How is my Duty Calculated?

Value of Acquisition

Duty Payable

less than or equal to $1,500,000nil
More than $1,500,000A flat rate of $5.00 per $100 applied to the total acquisition value

Value of Acquisition

Duty Payable

up to $200,000$20 or $0.70 per $100 or part thereof, whichever is greater
$200,001 to $300,000$1,400 plus $1.20 per $100 or part thereof by which the value exceeds $200,000
$300,001 to $500,000$2,600 plus $1.90 per $100 or part thereof by which the value exceeds $300,000
$500,001 to $750,000$6,400 plus $2.39 per $100 or part thereof by which the value exceeds $500,000
$750,001 to $1,000,000$12,375 plus $3.15 per $100 or part thereof by which the value exceeds $750,000
$1,000,001 to $1,499,999$20,250 plus $3.40 per $100 or part thereof by which the value exceeds $1,000,000
$1,500,000 and overA flat rate of $5.00 per $100 applied to the total acquisition value

Duty is payable at the determined rate on the amount calculated by multiplying the unencumbered value of all landholdings of the landholder in the ACT as at the date of the relevant acquisition, by the proportion of the value represented by the interest acquired in the relevant acquisition.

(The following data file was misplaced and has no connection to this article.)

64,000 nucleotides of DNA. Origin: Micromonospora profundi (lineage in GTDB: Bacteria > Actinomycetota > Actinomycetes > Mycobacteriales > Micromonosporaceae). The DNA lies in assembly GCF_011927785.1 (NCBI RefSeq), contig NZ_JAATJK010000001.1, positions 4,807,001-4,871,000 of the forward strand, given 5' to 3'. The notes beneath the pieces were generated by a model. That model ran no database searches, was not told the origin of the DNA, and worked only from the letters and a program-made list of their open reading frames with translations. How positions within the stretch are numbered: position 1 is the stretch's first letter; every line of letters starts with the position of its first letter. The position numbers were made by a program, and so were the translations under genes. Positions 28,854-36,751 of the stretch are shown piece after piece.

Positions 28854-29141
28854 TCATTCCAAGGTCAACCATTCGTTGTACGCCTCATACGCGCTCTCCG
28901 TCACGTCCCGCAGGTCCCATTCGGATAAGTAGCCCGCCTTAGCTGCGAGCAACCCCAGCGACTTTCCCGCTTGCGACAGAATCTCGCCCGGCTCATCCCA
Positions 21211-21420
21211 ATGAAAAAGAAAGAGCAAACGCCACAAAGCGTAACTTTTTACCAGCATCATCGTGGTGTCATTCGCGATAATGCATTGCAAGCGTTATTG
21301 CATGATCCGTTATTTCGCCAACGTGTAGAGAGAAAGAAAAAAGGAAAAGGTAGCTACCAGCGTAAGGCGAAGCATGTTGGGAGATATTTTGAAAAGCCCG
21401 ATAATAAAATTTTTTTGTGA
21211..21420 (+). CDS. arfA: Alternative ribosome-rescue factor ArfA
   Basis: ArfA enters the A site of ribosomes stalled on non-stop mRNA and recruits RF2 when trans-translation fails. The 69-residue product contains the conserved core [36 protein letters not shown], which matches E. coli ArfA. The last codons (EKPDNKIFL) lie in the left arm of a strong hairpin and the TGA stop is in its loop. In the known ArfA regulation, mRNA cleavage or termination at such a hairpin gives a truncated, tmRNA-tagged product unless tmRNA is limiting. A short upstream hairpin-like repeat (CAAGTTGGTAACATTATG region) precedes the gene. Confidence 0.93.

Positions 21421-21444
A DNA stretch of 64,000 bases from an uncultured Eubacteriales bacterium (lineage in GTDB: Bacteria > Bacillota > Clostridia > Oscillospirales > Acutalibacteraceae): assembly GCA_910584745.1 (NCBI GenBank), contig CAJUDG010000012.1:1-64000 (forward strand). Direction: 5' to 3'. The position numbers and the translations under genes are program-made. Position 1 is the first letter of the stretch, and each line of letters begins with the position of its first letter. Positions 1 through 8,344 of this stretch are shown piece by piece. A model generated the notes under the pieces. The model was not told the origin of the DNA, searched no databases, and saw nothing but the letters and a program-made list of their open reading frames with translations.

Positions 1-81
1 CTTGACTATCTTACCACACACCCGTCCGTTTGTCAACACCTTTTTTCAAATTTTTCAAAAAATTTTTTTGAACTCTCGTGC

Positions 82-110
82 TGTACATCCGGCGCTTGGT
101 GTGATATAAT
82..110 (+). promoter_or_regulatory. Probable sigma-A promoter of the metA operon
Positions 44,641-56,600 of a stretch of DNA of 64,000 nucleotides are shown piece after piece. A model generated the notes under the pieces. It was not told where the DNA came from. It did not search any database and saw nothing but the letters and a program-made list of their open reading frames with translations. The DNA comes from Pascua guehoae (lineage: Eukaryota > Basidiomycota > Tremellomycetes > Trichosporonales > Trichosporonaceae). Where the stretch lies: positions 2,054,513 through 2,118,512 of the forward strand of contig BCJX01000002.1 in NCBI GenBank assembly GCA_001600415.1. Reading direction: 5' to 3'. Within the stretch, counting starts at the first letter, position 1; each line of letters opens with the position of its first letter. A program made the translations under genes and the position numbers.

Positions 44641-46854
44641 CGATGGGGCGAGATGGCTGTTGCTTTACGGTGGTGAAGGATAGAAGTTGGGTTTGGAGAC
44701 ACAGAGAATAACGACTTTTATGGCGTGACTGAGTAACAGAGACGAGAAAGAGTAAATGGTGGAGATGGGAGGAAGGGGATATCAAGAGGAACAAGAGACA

Who is Liable to Pay?

The person who makes the relevant acquisition is required to pay duty. If the relevant acquisition results from an aggregation of interests of associated people, the person who made the relevant acquisition and the associated person or people are jointly and severally liable for payment of duty.

Am I Exempt?

In some circumstances, you may be eligible for an exemption from landholder duty, such as:

Further details of exemptions can be found in Chapter 3 Part 3.7 and Chapter 11 of the Duties Act 1999 (ACT).

Deceased Estates

If you have received property from a deceased estate ‘in conformity’ with the trusts contained in the will or arising on intestacy.

Beneficiary of the will

"In conformity" means you’re entitled to the property as the beneficiary (inheriting money or other property) either

If a will is contested, the duty chargeable will be determined based on any court orders made. This is because a court order acts as an addition (codicil) to the will, any transfer made under the orders is considered to be a transfer in accordance with the terms of the will of the person who has died.

Transfers not in conformity to the will

The beneficiaries of a will often decide to vary their entitlements.

For instance, one beneficiary may decide to gift or sell part of a property they inherit to another beneficiary. When this happens, the normal rate of transfer duty applies to any part of the property receives that varies from the terms of the will.

If you vary the entitlements under a will this way, you must provide a valuation report as evidence of the value of the property. This is for the purposes of assessing the liable duty.

Here is an example of how transfer duty applies when you vary the terms of the will.

Example

Under the terms of the will, equal shares in the family company are left to John and Lisa by their parent.